Improvisation in Ritual and Music
by Ron Grimes and Bryn Scott-Grimes
We will show and discuss the short film“The Day the Clock Stopped,” a 10-minute weaving of Bryn’s improvised harmonica solo and Ron’s videography of Oslo’s “9/11.” The film tells the story of 77 people, mostly members of the Workers Youth League, murdered by a right-wing extremist. The film, driven by Bryn’s music, focuses on Oslo’s use of improvised rituals and reclaimed spaces in the aftermath of the murders.
Ron Grimes is co-editor of the Oxford Ritual Studies Series, Director of Ritual Studies International, and the author of several books on ritual, most recently The Craft of Ritual Studies. He has been a consultant on ritual and performance for the Sundance Institute Playwright’s Lab, the Cranbrook Institute of Science, and the Irish World Academy of Music and Dance. Ron directed “Ritual Creativity, Improvisation, and the Arts,” an audio-visual research project (https://vimeo.com/album/1524902) and has been a consultant or advisor on several documentary film series. Recently, Grimes has held the following positions: Marcel SwibodaChair of Ritual Studies at Radboud University, Nijmegen; Visiting Professor of Religious Studies at Charles University, Prague; Senior Researcher and Senior Lecturer at Yale University.
Jazzadelica: Psychedelic Sounds as Embraced by Major Jazz Musicians
Probably the world’s best-known psychedelically-oriented jazz recording, Miles Davis’ Bitches Brew (1970), earned Davis his first gold record and thus was his best-selling album at the time. As opposed to the acoustic sounds Davis was known for, Bitches Brew included many of the sonic hallmarks associated with psychedelic rock of the late 1960s, like distorted guitar, electric piano, organ, electronic effects, and electric bass. But Davis was neither the only nor the first major jazz musician to explore the sonic elements of late-1960s psychedelic rock. Several other jazz musicians decided to incorporate such sounds, explore the ideals of the counterculture, and even use some repertoire by famous psychedelic rock musicians.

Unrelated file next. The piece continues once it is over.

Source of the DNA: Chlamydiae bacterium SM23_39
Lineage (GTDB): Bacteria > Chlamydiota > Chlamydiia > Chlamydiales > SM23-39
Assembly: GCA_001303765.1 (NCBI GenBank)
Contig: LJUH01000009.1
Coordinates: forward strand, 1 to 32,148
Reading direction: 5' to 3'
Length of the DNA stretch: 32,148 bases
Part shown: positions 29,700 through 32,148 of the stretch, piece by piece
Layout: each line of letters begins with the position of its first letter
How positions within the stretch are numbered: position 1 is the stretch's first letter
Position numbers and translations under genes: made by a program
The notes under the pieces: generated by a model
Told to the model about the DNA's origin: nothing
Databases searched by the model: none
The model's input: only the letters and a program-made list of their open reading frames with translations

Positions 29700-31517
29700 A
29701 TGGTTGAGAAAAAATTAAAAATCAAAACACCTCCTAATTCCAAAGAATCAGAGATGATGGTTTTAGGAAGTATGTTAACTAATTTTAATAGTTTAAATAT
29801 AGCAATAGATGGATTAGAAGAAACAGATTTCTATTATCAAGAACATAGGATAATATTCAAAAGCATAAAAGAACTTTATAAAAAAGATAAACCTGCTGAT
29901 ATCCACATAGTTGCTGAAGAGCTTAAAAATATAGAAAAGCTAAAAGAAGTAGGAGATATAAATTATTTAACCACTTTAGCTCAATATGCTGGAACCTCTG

Unfortunately, many of these psychedelic musical choices have been rolled into a much larger category in jazz known as either jazz rock or fusion. The specific incorporation of psychedelic sounds in jazz warrants a proper investigation. Though very few (if any) of the mentioned musicians would consider their musical output as psychedelic jazz or jazzadelica, many listeners would categorize it as such within the greater sonic context of the late 1960s and early 1970s.
The proposed presentation examines the initial wave (1966-1975) of psychedelically-oriented recordings by jazz musicians like George Benson, Gary Burton, Donald Byrd, Don Cherry, Alice Coltrane, Larry Coryell, Miles Davis and alumni of his bands (including Chick Corea, Herbie Hancock, Keith Jarrett, John McLaughlin, Tony Williams, and Joe Zawinul), Eddie Harris, Rahsaan Roland Kirk, Charles Lloyd, Les McCann, Tony Scott, Sun Ra, and GáborSzabó. But as opposed to looking at a series of musicians, this investigation will engage with a series of psychedelic sounds created by some of the latest technology at the time. In relation to the theme of this year’s conference, I aim to focus my presentation on the ways these jazz musicians borrowed sounds from psychedelic rock to collaborate sonically and technologically with younger rock musicians across and beyond the traditional boundaries of jazz at the time.
Dr. Tom Zlabinger is an Assistant Professor of Music at York College in New York, where he directs the York College Big Band and the York College Summer Jazz Program. Dr. Zlabinger holds a B.A. in music from Grinnell College and an M.A. in jazz performance from Queens College. He completed his Ph.D. in ethnomusicology at the CUNY Graduate Center and his dissertation was entitled FREE FROM JAZZ: The Jazz and Improvised Music Scene in Vienna after Ossiach (1971-2011). Dr. Zlabinger has primarily written about music and the depiction of musicians in and around various media franchises, such as The Big Lebowki, Neil Gaiman’s Sandman, The Simpsons, Star Trek: The Next Generation, and Star Wars. Recently, he has also written about the process of decolonization in jazz and The Who’s performance at The Concert for New York City, in honor of the heroes and victims of 9/11. Additional scholarly interests include the pedagogy of improvisation and the music industry.